Monday, August 16, 2010

"Yugoslavia: Death of a Nation" by Silber and Little [2]

Part One: Laying the Charge

The six chapters in Part One detail political events in Yugoslavia from the publication of the infamous Memorandum of the Serbian Academy of Sciences and Art in 1986, to the eave of armed fighting in the Krajina region of Croatia in early 1990.

It is worth stressing again, that the book traces the political developments in the country; while the authors understand and explain that nationalist tensions and grievances were a real issue prior to the outbreak of hostilities, they categorically reject the possibility that the mere existance of such resentments and prejudices could explain the Yugoslav wars. The book makes it quite clear that the wars which destroyed Yugoslavia were the direct result of deliberate political decisions made by ambitious and shrewd political leaders.

Chapter 1: "This Is Our Land"

We begin with the publication of the Memorandum, which the authors put into context of the political situation in Yugoslavia after the death of Tito in 1980 and the Yugoslav constitution of 1974. We are also introduced to Dobrica Cosic, Ivan Stambolic, and Slobodan Milosevic, among others. Cosic's status as the godfather of modern Serbian nationalism is briefly sketched out, and while Stambolic takes the position of an orthodox Communist official who fears the latent power of nationalism and who wishes to keep the Titoist system working, we are shown Milosevic shrewdly keeping silent on the issue, although a party official in his position should very well have had an opinion. The calculating, ruthless nature of the man is already beginning to show.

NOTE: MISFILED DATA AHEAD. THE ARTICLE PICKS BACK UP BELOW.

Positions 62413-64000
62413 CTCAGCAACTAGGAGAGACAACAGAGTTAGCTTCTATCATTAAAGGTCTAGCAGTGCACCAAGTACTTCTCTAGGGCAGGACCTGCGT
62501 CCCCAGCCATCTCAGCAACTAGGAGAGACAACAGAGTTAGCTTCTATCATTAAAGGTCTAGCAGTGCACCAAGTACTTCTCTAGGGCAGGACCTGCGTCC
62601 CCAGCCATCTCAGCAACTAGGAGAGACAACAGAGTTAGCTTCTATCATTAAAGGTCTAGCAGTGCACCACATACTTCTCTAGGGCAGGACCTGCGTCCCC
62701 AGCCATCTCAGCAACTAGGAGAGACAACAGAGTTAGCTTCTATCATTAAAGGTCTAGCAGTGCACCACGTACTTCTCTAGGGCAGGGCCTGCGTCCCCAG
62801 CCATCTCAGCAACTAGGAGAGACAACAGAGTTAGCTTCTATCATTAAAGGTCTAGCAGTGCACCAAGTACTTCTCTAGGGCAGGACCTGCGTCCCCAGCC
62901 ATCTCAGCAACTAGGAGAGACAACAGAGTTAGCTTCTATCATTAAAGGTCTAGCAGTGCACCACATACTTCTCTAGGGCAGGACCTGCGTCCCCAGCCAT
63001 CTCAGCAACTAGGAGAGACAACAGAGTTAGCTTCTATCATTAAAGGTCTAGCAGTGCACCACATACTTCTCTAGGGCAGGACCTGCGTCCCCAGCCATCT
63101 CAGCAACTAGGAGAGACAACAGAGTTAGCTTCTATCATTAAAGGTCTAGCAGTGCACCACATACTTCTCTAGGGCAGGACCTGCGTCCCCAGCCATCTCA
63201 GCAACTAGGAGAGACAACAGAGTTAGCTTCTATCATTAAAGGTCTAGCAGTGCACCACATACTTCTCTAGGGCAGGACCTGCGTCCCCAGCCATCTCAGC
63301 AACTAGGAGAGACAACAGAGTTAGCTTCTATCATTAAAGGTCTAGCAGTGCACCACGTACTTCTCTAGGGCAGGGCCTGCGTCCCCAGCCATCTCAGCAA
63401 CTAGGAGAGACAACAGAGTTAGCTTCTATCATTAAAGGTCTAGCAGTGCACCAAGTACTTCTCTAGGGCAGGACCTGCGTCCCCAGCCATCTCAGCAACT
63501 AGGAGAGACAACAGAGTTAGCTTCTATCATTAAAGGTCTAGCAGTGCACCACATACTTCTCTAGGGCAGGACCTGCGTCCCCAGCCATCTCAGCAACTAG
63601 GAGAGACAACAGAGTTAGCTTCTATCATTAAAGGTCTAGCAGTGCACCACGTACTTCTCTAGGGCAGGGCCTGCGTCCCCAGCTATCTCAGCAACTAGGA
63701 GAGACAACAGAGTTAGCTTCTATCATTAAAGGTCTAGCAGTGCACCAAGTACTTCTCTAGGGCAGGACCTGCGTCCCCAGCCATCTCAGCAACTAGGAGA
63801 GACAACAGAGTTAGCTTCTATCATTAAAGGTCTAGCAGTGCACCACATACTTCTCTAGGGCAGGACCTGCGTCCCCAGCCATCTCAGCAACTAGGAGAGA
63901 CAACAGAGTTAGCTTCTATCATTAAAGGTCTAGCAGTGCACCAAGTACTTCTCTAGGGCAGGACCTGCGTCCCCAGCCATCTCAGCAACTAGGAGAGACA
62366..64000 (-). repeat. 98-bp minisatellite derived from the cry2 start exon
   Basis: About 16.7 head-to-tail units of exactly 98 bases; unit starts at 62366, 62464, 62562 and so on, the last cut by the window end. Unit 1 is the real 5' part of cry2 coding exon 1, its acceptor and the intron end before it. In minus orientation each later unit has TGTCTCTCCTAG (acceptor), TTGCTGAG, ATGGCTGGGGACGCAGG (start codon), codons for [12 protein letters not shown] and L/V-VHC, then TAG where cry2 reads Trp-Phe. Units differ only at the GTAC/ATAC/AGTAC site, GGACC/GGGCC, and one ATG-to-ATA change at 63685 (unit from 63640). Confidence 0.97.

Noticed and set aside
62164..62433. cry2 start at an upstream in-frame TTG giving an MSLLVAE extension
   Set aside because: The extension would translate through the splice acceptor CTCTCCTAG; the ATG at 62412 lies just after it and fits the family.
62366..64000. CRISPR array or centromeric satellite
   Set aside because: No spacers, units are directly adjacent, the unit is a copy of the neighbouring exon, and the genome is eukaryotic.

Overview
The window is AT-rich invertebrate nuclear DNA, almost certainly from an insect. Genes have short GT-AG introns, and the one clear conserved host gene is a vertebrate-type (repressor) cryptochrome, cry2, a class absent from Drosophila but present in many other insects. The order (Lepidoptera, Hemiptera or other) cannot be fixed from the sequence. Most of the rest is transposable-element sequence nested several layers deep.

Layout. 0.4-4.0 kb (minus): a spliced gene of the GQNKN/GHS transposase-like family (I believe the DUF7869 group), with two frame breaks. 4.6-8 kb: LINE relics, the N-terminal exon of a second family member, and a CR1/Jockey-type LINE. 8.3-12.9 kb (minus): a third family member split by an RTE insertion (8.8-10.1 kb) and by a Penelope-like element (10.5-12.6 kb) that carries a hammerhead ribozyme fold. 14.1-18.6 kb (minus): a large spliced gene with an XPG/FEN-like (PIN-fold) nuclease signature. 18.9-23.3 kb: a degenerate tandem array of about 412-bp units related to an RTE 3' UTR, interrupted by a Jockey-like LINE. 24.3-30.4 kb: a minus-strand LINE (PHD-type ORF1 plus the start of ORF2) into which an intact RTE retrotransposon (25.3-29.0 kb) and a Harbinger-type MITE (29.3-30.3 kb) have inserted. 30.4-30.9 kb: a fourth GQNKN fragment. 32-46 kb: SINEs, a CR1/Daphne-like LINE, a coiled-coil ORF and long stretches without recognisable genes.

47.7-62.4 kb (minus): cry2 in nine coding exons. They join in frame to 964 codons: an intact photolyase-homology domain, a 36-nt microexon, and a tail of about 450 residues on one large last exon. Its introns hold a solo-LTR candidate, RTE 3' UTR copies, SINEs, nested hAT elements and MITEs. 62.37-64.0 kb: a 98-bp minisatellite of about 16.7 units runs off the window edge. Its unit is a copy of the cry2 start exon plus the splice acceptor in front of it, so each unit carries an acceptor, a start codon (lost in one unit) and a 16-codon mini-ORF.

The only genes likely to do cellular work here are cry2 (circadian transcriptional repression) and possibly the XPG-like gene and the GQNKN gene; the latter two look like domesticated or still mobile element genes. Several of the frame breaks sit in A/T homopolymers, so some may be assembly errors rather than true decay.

At the end of the chapter, the Serbian government took Cosic and his co-conspirators under its wing; the Communists were coopting the nationalists for their own ends--a power play to replace the vacuum still left vacant by Tito's death.

Chapter 2: "No One Should Dare to Beat You."

This chapter is a detailed summary of Milosevic's infamous visit to Kosovo in 1987, the circumstances surrounding it as well as the context it occured in. While the basic outlines of the story are familiar to anyone who has studied the Balkan wars, what is striking about Silber and Little's account is how much of these events were thoroughly stage-managed and prepared. Milosevic, the nationalist Kosovo Serb leadership, and the Serbian media all cooperated to create a flashpoint moment which, more than any single event, sent everything which followed into motion.

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